New alternative investment fund, AAA rating & corporate tax reform
April 4 Framework for the Reserved Alternative Investment Fund (RAIF), a new type of Luxembourg-domiciled fund, is expected to be in place by the end of May 2016. The RAIF is managed by an authorized alternative investment fund manager based either in Luxembourg or another EU member state, allowing it to be marketed to professional investors across the EU.
The fund’s appeal derives from its contractual flexibility, short time to market and pan-European availability. Not subject to the supervision of the CSSF, Luxembourg’s supervisory authority, the RAIF can be put into place quickly and addresses needs that traditional solutions cannot fulfill. Full article
March 23 Credit rating agency Standard & Poor’s (S&P) confirmed Luxembourg’s triple A rating with a stable outlook. S&P emphasized the Grand Duchy’s favorable economic climate, above-average growth rates and financial sector diversification. Luxembourg currently holds this top rating from the three leading agencies: S&P, Moody’s and Fitch, helping the country rank as the third most competitive European financial center in the 19th Global Financial Centers Index released on April 6th. Full article
February 29 Finance Minister Pierre Gramegna announced the much-discussed tax reform plan that will see the corporate tax rate decrease by three percentage points over the next two years, dropping from 21 to 19 percent in 2017 and further to 18 percent in 2018. These reform measures are expected to be voted on later this year.
Small startup companies with an annual taxable income of less than €25,000 are to receive a lower rate of 15 percent. Additionally, the use of generated losses to offset against future income will be restricted. Specifically, losses generated after January 1, 2017, can be carried forward for a maximum of 10 years. As a result of these measures, the total tax burden in Luxembourg City will be 26.01 percent, less than it was in 2016. Full article
EU proposes tax transparency rules & VAT action plan Scotland to freeze income tax rates & Italy ups fiscal deficit goal
Europe, April 14 The EU’s five largest economies, Germany, France, Italy, Spain and the UK, have agreed to automatically exchange information on the beneficial owners of businesses and trusts. They are now encouraging all G20 nations to follow suit. The UK has taken this one step further and already stated that it will make ownership information public. Full article
Europe, April 12 In line with its commitment to tackle tax avoidance, the European Commission proposed new public reporting requirements for multinationals operating in the EU and in tax havens. On the list were public tax transparency rules that are developed on a country-by-country basis. Once implemented, the new measures will apply to roughly 6,500 companies operating in the EU with global annual revenue exceeding €750 million, leaving small- and medium-sized companies unaffected. Contextual information — turnover, employees, etc. — for each EU country and so-called tax haven in which a company is active would be shared, thereby addressing concerns triggered by the Panama Papers. Full article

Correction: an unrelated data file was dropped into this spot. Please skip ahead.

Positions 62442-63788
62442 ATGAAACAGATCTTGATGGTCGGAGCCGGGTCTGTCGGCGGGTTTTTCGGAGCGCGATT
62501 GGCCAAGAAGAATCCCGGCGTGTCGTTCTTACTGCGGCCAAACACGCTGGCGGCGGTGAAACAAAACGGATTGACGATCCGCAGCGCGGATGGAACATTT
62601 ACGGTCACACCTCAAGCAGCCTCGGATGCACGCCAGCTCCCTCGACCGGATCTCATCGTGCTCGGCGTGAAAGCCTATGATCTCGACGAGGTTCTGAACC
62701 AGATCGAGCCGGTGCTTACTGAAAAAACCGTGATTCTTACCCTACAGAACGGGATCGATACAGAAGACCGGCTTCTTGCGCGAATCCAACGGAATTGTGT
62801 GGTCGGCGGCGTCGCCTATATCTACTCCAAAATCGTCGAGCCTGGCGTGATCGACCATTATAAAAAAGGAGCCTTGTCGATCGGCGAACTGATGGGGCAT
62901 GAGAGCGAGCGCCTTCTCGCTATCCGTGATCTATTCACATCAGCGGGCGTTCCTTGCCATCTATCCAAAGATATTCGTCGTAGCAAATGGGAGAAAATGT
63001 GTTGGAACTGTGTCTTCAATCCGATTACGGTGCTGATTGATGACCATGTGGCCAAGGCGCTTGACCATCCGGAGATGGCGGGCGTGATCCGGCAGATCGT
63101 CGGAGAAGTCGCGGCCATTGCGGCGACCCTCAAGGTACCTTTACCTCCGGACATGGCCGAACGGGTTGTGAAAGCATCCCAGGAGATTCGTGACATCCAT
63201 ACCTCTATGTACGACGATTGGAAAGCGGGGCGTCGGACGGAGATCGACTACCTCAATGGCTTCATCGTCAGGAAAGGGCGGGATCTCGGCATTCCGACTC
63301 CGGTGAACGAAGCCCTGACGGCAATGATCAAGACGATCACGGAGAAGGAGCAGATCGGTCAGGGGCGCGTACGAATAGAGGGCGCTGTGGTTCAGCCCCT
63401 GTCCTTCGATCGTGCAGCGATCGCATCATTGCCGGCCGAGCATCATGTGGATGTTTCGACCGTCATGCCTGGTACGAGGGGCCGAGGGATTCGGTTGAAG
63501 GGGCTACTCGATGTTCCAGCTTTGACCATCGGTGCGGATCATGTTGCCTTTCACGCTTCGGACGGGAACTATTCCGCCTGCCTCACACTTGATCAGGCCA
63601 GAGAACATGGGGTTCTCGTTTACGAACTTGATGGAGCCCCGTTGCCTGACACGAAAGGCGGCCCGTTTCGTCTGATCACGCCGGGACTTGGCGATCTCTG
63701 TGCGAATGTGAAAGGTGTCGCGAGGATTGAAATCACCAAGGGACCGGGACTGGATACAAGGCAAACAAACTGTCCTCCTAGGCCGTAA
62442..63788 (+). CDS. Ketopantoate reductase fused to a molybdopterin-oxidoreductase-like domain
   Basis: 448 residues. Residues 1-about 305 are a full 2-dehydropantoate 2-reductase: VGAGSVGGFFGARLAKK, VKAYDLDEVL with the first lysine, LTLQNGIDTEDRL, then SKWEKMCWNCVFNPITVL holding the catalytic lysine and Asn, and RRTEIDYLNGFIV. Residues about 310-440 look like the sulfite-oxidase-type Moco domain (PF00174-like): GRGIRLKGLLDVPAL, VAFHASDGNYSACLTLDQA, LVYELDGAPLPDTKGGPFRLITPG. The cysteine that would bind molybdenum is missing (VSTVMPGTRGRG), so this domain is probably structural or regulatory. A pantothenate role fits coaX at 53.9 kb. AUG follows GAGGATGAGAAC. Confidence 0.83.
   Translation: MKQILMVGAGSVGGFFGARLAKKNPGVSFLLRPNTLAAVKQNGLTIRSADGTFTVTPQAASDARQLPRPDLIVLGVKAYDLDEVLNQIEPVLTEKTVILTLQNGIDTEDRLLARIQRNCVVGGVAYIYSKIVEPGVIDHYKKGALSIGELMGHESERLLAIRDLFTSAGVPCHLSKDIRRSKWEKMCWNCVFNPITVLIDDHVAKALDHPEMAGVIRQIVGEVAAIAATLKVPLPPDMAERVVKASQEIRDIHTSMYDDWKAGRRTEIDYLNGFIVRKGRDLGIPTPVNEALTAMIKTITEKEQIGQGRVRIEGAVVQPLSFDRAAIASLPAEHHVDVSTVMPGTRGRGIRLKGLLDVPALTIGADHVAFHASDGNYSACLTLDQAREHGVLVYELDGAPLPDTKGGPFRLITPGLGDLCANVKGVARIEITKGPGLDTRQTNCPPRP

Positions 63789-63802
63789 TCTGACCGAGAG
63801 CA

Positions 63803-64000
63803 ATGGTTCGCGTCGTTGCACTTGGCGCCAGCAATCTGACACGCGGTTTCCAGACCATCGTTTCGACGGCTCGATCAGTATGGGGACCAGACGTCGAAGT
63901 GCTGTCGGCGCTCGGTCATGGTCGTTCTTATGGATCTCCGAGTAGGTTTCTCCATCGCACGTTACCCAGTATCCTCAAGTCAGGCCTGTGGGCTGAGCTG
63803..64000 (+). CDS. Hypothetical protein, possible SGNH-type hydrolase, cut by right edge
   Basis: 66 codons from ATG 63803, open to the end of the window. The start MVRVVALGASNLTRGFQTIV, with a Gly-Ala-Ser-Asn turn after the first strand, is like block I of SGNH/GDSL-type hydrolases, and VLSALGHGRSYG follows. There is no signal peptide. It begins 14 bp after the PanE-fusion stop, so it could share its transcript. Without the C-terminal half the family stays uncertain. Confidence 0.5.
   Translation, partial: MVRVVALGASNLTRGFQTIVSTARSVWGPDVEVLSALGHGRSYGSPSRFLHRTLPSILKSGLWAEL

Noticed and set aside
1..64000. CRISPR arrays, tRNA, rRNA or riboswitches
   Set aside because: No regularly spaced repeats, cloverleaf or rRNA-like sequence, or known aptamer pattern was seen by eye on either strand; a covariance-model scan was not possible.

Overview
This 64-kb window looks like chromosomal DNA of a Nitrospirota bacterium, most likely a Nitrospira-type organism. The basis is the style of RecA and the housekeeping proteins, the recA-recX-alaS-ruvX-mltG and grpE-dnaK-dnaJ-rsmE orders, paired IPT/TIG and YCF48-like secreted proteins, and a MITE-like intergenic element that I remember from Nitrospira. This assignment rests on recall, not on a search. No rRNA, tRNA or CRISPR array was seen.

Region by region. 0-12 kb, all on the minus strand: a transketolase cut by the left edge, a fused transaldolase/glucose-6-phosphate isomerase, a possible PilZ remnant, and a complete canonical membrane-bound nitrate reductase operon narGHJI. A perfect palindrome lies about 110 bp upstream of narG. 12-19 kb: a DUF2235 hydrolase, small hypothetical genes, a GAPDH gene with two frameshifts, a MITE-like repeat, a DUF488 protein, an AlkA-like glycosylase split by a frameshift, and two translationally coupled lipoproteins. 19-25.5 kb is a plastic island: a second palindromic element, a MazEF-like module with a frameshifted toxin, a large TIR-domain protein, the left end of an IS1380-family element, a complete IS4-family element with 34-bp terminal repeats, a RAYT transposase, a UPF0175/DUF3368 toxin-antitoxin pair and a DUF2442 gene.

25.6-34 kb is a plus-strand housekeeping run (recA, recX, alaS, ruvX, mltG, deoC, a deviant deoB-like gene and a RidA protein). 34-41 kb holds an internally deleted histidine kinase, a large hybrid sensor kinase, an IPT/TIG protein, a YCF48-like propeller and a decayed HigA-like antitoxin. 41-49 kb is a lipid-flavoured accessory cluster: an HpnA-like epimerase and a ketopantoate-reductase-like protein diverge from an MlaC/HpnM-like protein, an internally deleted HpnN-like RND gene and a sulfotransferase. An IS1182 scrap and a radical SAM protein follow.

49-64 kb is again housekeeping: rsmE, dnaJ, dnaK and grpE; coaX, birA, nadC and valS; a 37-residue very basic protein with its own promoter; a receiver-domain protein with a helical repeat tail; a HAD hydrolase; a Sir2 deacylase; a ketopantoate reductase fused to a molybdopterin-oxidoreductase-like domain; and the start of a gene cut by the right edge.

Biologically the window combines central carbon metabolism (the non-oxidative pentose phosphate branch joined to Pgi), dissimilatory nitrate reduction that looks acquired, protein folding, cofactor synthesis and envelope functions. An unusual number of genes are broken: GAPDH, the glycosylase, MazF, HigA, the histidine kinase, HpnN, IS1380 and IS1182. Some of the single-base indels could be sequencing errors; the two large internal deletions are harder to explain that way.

Italy, April 8 Italy cut its 2016 economic growth forecasts while raising its 2017 fiscal deficit goal from 1.1 percent of GDP to 1.8 percent, insisting it needs more flexibility than the European Commission is allowing. The Commission — already weary after Italy raised its 2016 deficit goals last autumn — is scheduled to pass its final judgement on Rome’s 2016 budget by the end of May. Full article
Europe, April 7 The European Commission presented an action plan that aims to bring the European Union closer to a single EU VAT in the hopes that it will support fraud policing, business growth and the digital economy. The VAT gap — difference between expected and actual VAT revenue — was almost €170 billion in 2013, €50 billion of which is estimated to be due to cross-border fraud. To address these issues and support the Single Market, the plan includes immediate measures to tackle fraud and give Member States more autonomy to choose their own rates. Full article
Scotland, March 22 The ruling Scottish National party (SNP) has announced that it will freeze income tax rates until 2021-22, a move that aligned them further with the Scottish Conservatives but angered the Scottish Labour Party and the Scottish Liberal Democrats, both labelling the decision too passive. This announcement was made in anticipation of April 2017, when Scotland will gain control over income tax as part of a 2014 deal with the UK. Full article
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